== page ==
Carp Like It Nice and Quiet — Part 1

Jumping out of the boat and going after carp on foot is one of our biggest struggles. Northern Lake Michigan is mostly rock, often making it a painfully slow ordeal to approach carp within casting range. No matter what conversation we have before leaving the boat, with me often making comparisons to approaching a heard of deer, it often ends with few or no fish landed.

Unfortunately nothing is learned from these failures, the angler walks away certain that the carp were way too spooky for anyone to catch. From my eyes it looked like they attacked the fish like a pack of teenagers at a pizza buffet.

I once had a friend visit, a great guy but one of those fellas that has to learn everything through their own eyes. We went to one of the archipelagos small islands, jumped out of the boat, he went left and I went right. Before this I had been dropping all the hints, that his lack of success was a result of him moving too fast and making too much noise. My hints, as I thought, had no effect because he left the boat walking in knee deep water about as fast as someone could.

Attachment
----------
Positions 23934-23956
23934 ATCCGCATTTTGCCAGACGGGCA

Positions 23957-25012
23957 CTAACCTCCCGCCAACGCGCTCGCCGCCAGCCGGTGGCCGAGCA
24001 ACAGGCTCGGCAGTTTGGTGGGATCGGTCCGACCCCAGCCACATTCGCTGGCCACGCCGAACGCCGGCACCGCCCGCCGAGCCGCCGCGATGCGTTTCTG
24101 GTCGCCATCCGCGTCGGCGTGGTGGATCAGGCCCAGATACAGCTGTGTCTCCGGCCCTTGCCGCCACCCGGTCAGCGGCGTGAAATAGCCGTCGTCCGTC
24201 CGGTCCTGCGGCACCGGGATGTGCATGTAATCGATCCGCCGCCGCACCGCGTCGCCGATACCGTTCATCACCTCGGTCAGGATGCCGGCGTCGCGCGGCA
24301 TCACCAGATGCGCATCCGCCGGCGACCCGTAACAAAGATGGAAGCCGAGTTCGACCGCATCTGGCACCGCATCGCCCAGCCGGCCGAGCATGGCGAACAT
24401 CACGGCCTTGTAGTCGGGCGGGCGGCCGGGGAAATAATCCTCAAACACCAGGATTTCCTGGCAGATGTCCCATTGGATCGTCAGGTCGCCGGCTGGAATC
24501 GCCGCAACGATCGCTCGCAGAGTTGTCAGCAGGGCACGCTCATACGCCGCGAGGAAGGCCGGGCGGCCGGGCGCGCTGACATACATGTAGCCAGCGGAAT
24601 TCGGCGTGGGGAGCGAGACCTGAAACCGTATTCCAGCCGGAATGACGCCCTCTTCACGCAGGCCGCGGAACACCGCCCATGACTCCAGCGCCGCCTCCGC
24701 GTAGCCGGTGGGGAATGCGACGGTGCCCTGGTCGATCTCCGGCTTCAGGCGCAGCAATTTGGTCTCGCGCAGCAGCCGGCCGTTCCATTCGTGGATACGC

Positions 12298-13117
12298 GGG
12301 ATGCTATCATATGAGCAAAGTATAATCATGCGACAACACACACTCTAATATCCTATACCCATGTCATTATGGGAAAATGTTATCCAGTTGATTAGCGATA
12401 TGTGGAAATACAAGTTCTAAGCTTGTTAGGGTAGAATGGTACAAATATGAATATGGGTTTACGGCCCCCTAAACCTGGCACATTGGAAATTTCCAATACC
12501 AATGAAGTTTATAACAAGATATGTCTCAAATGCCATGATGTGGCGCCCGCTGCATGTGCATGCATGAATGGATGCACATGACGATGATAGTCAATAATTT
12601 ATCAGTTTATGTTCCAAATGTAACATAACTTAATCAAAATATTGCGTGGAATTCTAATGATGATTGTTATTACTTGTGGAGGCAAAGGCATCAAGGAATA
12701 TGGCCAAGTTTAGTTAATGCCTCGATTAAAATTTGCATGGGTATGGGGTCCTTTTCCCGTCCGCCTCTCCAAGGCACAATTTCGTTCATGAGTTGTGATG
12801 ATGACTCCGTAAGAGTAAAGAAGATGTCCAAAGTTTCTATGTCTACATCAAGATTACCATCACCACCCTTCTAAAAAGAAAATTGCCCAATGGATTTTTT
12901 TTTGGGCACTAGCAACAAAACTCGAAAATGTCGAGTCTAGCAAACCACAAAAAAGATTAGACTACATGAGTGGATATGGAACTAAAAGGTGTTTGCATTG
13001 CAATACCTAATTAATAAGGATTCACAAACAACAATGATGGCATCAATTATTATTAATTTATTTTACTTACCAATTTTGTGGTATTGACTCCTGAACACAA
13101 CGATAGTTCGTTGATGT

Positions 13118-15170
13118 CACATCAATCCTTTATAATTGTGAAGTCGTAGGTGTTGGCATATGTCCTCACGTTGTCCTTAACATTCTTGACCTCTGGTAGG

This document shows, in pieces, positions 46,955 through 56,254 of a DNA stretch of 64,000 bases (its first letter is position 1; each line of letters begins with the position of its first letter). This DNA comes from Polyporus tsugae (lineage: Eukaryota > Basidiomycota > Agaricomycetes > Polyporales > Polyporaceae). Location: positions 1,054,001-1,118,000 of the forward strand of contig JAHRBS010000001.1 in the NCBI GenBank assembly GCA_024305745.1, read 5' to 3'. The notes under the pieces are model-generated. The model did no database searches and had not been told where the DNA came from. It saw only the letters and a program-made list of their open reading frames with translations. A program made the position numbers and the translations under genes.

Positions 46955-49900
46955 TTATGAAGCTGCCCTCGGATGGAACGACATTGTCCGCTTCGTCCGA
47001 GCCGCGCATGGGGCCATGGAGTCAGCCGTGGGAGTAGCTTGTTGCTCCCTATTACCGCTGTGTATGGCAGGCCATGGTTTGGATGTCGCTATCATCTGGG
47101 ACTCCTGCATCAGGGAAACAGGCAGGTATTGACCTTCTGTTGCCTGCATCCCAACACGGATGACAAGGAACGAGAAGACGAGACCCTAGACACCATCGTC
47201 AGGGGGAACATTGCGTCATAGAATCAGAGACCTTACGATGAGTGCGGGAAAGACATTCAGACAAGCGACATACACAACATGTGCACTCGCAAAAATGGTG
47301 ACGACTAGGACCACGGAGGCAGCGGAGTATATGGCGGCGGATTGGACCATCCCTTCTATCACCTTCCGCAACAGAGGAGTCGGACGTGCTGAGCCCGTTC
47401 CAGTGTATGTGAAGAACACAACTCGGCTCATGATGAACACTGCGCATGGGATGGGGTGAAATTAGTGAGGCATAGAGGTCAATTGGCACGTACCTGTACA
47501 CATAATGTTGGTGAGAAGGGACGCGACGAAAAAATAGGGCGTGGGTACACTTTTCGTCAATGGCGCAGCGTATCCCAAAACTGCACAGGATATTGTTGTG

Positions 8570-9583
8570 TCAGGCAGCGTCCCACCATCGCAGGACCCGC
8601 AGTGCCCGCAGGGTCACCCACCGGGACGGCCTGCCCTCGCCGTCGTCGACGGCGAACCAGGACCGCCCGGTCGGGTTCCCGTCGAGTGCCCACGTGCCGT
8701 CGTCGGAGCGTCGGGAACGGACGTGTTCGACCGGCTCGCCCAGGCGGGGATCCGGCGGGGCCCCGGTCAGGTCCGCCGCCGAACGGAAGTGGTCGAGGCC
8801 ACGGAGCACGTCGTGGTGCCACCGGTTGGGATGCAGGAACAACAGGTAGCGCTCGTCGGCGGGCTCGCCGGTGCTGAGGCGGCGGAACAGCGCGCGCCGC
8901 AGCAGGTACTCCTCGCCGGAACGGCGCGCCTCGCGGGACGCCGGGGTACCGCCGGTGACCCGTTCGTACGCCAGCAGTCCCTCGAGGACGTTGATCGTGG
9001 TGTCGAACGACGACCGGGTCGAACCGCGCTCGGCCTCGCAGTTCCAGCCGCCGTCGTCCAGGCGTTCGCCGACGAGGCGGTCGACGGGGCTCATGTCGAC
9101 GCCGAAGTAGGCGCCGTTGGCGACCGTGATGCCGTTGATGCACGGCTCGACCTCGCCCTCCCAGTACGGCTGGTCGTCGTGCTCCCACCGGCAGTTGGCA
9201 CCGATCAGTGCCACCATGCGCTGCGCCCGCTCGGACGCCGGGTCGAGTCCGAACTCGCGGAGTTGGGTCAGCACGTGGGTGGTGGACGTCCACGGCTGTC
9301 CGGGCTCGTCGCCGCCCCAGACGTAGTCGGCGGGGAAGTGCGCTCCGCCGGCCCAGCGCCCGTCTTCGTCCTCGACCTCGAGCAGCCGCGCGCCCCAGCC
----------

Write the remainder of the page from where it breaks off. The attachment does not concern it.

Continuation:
A few hours later he approached me after circling the island, still in knee deep water, as soon as he saw me he yelled that we should get the hell out of here, no fish. I told him that I had landed 7, all from the rock I was standing on that was about a 100 feet from the anchored boat. He called bull and I had to show him pictures before he’d believe me.

The sad ending to this story is that neither my friend or almost any of my customers have gotten any better over the years. It is so bad that we go to every length to keep them in the boat.

beaver island carp fishing

beaver island carp fishingbeaver island carp fishing

Comments are closed.